Recycling Energy: The Fine Art of Rag Picking
by Thomas R. Casten
ecycling, once confined to rag pickers in poor countries, has gone mainstream. Over the past thirty years, competitive industries have learned to rag pick go through the trash and salvage steel, aluminum, paper and plastic. Recycling presently wasted energy could cut US fossil fuel purchases by $65 billion per year, postpone new electrical transmission and distribution, reduce emissions of various pollutants by 19 percent to 48 percent, and decrease electric system vulnerability to extreme weather and terrorist actions.
A variety of proven technologies lie in wait, but the industry assumption of the superiority of central generation blinds the world to the recycling opportunities from decentralized electric generation (DG).
How is energy recycled?
Industry groups have defined recycled energy as the useful energy derived from:
These waste streams are abundant in all industrial processes but only a small portion of the energy content of the fuel is incorporated in any product. Most of the energy is vented into the atmosphere. However, it is often profitable to recycle this energy by generating heat and power in relatively small, decentralized plants.
Process energy recycling potential
Industry vents heat from coke ovens, metal production, glass production, gas compressor drives, refineries and chemical production. Although the data is sparse, it is conservatively estimated that 13 gigawatts of electric capacity could be supplied from the heat energy presently vented to the atmosphere. (1 GW = 1,000,000 kilowatts)
US industry flares waste gas equivalent to 2.0 Tcf of natural gas/year. Flaring reduces certain emissions, but the resulting heat is generally vented. Picking these 'rags' could supply 19 GW of new electric-only capacity or support combined heat and power (CHP) with 12 to 15 GW of electric capacity and 45 to 50 GW of thermal capacity.
Steam boilers convert about 85 percent of the fuel to steam or hot water but heat-only production does not extract high value electricity. Most industrial and institutional complexes feed distribution systems with medium pressure steam, but then discard the pressure drop energy. The steam is deflated at points of use with pressure reducing valves instead of using backpressure turbines to convert this pressure drop into electricity.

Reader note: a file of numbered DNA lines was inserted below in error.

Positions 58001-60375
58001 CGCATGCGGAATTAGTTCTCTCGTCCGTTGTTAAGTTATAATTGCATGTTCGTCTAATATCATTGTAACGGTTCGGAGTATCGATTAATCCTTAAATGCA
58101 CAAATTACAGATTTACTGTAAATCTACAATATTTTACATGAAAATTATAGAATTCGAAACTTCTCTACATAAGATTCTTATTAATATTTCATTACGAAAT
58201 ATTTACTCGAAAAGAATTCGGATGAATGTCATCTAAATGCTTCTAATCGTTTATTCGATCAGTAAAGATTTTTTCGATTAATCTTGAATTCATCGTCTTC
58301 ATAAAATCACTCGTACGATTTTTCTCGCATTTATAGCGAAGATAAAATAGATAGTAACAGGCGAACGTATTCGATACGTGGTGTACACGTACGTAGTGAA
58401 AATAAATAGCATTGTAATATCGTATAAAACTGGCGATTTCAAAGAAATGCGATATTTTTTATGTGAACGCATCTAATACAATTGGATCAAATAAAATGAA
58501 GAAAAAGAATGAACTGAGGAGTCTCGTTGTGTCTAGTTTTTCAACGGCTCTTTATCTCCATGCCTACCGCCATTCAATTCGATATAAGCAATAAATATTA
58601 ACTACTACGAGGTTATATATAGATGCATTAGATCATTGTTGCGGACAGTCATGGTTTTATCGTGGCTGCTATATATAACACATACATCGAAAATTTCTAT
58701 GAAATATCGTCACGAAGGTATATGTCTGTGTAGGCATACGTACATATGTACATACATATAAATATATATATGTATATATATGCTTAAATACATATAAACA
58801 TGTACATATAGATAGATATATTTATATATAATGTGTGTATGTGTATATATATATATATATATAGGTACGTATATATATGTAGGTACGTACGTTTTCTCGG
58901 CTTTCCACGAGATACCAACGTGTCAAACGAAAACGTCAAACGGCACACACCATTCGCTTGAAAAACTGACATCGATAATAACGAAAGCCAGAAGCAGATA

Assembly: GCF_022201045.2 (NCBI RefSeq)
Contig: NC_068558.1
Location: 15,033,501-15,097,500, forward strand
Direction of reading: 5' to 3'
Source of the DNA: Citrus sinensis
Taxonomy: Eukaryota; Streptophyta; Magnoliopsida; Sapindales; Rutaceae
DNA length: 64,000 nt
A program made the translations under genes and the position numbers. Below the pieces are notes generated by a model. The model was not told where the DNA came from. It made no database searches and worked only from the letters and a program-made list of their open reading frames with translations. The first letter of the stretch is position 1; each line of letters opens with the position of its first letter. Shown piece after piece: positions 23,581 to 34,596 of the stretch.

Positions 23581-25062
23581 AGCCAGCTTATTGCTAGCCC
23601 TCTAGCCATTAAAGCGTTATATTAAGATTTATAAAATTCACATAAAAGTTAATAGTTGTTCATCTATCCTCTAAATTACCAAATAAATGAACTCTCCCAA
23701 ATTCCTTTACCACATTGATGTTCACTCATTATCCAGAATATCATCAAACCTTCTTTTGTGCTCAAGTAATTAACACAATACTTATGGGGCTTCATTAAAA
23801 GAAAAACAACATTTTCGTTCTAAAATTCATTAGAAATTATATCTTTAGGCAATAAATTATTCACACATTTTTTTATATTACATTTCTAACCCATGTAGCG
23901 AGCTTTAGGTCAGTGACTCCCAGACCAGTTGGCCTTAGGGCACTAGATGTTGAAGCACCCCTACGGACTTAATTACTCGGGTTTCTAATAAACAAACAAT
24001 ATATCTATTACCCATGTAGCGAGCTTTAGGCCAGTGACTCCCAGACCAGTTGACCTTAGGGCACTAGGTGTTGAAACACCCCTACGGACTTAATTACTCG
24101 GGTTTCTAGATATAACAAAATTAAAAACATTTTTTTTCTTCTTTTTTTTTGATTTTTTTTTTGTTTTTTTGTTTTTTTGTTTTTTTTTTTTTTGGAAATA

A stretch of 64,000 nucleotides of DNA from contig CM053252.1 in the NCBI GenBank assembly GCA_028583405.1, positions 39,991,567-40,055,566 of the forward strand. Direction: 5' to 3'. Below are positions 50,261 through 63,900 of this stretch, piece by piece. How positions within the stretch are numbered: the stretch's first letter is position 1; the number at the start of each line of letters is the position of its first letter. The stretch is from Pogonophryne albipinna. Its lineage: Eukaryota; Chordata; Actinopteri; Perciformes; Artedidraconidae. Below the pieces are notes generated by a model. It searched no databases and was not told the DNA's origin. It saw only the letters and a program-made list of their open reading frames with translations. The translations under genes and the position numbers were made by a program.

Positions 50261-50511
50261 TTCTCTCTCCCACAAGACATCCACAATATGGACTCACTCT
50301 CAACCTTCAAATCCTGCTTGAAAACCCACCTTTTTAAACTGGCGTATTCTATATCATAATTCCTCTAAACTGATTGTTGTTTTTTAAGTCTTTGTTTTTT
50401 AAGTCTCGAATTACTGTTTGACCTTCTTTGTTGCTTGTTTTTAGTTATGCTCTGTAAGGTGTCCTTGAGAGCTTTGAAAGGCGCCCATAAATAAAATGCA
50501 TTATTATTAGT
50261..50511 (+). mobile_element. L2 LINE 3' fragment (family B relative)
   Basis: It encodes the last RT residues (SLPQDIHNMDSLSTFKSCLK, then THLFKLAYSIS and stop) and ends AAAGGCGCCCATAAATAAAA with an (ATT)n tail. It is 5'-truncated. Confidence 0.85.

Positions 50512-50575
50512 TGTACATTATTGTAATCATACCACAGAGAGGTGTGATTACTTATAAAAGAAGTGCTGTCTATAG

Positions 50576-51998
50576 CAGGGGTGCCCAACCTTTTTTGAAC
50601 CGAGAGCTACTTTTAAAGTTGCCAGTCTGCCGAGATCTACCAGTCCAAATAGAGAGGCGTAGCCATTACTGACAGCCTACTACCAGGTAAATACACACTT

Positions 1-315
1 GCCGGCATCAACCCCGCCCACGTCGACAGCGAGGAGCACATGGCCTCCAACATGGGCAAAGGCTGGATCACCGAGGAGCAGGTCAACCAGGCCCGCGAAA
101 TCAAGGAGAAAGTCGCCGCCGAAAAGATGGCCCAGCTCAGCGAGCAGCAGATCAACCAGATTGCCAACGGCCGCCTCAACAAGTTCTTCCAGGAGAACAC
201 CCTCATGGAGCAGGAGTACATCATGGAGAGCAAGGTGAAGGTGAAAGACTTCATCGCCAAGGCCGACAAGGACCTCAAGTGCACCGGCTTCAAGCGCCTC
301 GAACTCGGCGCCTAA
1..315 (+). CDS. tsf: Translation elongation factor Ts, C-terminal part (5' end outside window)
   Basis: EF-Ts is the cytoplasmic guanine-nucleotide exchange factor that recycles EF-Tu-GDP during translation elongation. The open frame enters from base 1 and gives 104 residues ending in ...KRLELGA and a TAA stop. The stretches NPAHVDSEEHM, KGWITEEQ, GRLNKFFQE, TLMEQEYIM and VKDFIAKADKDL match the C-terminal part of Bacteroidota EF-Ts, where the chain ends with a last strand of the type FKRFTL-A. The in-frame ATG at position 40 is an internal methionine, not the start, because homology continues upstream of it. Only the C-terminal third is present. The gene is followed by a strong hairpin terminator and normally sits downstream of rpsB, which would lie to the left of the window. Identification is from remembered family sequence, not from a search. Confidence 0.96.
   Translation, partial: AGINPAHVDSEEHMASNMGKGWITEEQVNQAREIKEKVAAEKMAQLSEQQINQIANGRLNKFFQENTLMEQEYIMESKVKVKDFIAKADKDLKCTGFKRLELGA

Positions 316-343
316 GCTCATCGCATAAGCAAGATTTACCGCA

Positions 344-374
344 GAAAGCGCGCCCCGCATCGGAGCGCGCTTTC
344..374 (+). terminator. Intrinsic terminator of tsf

These steam pressure drop rags could supply 12 to 20 GW of fuel-free electric capacity. In addition, if the boiler pressure and pressure differential are increased, the waste thermal energy produced could be used to generate another 50 GW of electricity. Similarly, natural gas which is compressed for transmission and then deflated at the local distribution system supply points could also supply 8-10 GW of fuel free electric capacity.
In total, US Industry could rag pick waste energy to supply 45 to 58 gigawatts of electric capacity and importantly, avoid the waste and environmental impact of burning 6.8 quadrillion Btu's (quads) of fuel per year 7.0% of total US fuel consumption.
Industrial recycled energy: Primary Energy
In 1994, NiSource formed a subsidiary, Primary Energy, to help economically challenged integrated steel companies recycle their waste heat and blast furnace gas. The new company invested $300 million in six waste energy facilities. Combined, these plants supply 440 MW of electric capacity and 460 MW of steam capacity.
The four steel mills owned by Ispat Inland, ISG and US Steel consume the recycled heat and power on-site. By recycling energy they have improved their competitive position by over $100 million per year and reduced yearly emissions of SO2 by 24,000 tons, NOX by 12,000 tons and CO2 by 3.4 million tons. The CO2 reduction is equivalent to the CO2 uptake of just under 1 million acres of new trees. Such rag picking is profitable. Recently the projects were sold for $335 million to Private Power.
Energy recycling: Decentralizing electric generation